The sweet life and things Italian

Petrichor! I love the sound of this word and the joy that it brings. El Niño has delivered everything it promised this summer and in Sydney it has been wet. We’ve had rain, lots of rain, and even more rain. However, the one thing we can look forward to that emanates after a long dry spell and before the rain sets in, is the perfume of the earth, or petrichor, the smell generated when the humidity increases before it rains and fills the pores of the earth with tiny amounts of water. A unique odour occurs when the blood of the stone or petrichor is released into the air, and is accelerated when the actual rain arrives and makes contact with the earth, spreading the scent of the earth's oil into the wind. Even better than the petrichor released before the rain, is the petrichor emitted after the rain, especially the invigorating scent that emanates from the lawn when the grass gets mowed. That’s Petrichor personified and it’s the one thing I truly look forward to after the rain has gone.


Like many people, I love a good podcast. Podcasts open up my mind to a lot of things I didn’t know that I was interested in. When I listen to podcasts I learn things and I enjoy the company of others. When I listen to people being interviewed about their lives, their successes, their failures, their discoveries, their travels, the food they cook, the things they enjoy, I often feel like I am part of the conversation. It’s like meeting up with a special friend for a cup of tea and a chat, without actually meeting up in person. I enjoy the stories and the storytelling. Whether that be learning about ‘Why standing is more tiring than walking’ on the BBC Crowd Science podcast, the shortcomings of Alain de Bottom on the How to Fail with Elizabeth Day podcast, Flight of Fancy with all the latest tips and tricks for hassle free adventures, and a big ball of non-stop laughs and nonsense on the Hamish and Andy podcast, there is always something for everyone. The intrigue and lure to step into the darkness is within all of us, which might be why a lot of us like a good true crime podcast with a murder mystery to solve. If this sounds like you, here is a shortlist you might well like to explore on your favourite podcasting app.


West Cork

Welcome to your fantasy

Stay Away from Matthew MaGill

Anything for Selena


I’d also love to hear your recommendations.


In other news I’ve been boosted, although I felt anything other than boosted the next day with fever, headaches and arthritic hands and joints, our house got broken into whilst we were out enjoying dinner, champagne and oysters and a delicious buffet of fine foods at my daughters house, and at home I’ve been trying out a few new recipes including this divine Pea, Mint and Feta Crustless Quiche, and also making up a batch of my favourite summer tomato sauce. Whilst vine tomatoes and fresh basil didn’t meet on a tinder date, when combined together with some olive oil and garlic they certainly are a match made in heaven.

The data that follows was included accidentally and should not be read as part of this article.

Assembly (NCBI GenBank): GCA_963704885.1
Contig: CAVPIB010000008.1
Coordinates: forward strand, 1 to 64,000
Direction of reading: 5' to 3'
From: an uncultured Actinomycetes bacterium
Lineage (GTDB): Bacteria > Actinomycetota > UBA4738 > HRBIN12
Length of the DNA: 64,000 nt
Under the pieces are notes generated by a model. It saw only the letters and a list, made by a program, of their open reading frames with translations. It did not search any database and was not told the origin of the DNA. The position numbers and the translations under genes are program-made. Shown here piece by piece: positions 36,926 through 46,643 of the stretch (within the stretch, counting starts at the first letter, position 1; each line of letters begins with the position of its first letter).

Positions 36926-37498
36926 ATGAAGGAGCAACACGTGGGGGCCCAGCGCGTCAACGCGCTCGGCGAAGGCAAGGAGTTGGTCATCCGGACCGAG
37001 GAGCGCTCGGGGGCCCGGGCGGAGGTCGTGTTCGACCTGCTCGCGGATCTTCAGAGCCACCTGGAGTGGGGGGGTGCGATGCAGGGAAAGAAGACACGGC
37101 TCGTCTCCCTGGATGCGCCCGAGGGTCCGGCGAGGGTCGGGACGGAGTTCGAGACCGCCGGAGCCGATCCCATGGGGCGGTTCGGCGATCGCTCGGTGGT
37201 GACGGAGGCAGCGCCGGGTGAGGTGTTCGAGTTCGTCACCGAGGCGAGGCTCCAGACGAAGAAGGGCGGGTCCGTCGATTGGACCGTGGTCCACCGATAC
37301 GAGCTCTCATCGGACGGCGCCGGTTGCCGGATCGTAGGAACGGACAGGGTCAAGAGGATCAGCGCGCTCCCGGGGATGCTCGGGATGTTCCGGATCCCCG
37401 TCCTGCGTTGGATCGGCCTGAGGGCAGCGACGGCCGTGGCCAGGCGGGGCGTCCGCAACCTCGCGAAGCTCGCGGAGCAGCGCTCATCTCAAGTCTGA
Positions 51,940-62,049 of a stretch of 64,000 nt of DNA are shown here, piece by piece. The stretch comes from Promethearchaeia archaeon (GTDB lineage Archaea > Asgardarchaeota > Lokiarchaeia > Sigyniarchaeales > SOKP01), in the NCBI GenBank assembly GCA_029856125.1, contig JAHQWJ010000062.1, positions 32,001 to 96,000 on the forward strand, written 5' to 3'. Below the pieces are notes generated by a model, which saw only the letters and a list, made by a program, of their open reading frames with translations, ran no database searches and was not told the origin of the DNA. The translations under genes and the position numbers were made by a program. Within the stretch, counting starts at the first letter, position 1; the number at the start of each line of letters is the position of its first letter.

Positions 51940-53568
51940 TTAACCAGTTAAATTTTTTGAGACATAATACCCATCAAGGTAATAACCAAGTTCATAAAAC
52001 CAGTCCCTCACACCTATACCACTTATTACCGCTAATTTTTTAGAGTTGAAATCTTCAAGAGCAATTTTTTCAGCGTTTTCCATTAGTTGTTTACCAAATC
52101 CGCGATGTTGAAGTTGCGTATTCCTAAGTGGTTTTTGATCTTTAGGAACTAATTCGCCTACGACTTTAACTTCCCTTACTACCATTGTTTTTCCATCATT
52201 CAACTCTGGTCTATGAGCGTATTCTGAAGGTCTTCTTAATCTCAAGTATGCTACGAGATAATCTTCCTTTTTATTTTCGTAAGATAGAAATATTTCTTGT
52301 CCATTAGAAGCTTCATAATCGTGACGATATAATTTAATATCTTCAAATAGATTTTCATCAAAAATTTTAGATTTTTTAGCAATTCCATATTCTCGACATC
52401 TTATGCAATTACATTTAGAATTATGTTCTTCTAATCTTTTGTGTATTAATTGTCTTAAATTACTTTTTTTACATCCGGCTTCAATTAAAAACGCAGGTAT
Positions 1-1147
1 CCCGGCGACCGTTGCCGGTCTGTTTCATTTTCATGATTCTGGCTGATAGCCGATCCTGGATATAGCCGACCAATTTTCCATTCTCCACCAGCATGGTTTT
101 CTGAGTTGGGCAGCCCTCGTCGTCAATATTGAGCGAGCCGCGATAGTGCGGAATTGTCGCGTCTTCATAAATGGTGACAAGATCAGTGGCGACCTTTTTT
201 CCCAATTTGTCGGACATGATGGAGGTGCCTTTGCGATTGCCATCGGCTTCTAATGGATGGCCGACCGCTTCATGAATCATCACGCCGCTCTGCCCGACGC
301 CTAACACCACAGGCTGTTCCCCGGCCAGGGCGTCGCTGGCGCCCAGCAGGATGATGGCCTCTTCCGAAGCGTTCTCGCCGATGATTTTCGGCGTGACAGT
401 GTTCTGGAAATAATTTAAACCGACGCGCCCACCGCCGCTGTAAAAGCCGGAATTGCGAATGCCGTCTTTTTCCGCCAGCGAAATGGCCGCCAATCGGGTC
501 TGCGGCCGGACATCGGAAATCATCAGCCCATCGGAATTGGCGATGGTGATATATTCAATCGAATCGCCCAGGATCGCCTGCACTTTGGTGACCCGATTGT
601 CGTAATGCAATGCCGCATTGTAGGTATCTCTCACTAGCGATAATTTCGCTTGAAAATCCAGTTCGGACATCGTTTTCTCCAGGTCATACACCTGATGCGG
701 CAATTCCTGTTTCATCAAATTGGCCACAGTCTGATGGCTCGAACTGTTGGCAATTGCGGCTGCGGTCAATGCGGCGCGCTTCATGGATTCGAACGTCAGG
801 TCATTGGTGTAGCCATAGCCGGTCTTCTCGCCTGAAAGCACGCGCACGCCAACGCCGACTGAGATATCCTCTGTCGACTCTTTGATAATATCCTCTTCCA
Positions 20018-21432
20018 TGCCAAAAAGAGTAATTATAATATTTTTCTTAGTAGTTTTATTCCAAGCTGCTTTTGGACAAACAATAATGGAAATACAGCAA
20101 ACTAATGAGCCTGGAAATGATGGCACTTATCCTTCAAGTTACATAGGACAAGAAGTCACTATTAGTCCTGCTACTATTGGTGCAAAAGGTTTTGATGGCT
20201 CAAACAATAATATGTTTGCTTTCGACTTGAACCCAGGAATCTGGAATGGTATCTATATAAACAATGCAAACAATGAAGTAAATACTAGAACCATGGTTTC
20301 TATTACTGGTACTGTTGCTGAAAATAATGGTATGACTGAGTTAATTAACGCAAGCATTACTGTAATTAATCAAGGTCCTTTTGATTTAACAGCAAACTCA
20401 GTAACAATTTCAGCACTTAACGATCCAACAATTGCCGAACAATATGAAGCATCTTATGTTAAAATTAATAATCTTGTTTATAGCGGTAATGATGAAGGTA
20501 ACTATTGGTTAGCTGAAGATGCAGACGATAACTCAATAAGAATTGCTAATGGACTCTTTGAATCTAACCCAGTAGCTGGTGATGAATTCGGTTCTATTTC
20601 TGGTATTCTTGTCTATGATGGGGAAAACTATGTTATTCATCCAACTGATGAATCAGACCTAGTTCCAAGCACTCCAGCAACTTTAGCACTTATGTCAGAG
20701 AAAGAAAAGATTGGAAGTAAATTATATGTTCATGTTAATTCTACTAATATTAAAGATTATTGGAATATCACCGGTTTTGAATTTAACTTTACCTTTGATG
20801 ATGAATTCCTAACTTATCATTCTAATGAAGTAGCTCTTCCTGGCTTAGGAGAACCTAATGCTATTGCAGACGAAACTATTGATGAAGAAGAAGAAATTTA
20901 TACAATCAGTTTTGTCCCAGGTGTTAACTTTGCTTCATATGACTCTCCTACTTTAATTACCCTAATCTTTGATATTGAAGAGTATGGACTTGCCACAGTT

Homemade Tomato Sauce, recipe from Sarah di Lorenzo The 10:10 Diet


Much of the past week has been spent on the lounge watching the tennis, I haven’t felt as engrossed in the game as I’d normally admit to. Sans Roger, nothing is the same without Roger, and the competitiveness of the villainous player, whose name shall not be spoken, and who is now back in the cold climate of his home country contemplating his future tennis career, things seem a little less compelling. Having said that, the games I have enjoyed have been ones involving the ever petulant, yet entertaining bad boy, Nick Kyrgios, past champions such as Andy Murray and Rafa, both of whom have struggled with career threatening injuries and through sheer hard work and determination have returned to the court to give us something to cheer about, the ever optimistic Victoria Azeranka, who after becoming a mother has had a renaissance and brought with it a new and balanced perspective on life, and last but not least the unique, lanky and cartoon like Daniil Medvedev who entertains us with his crazy antics and darn good tennis. It would be remiss of me not to mention our very own and extremely talented and delightful Ash Barty who in her calm way just goes about her business. I really do hope she goes on to win the tournament and her first grand slam at home.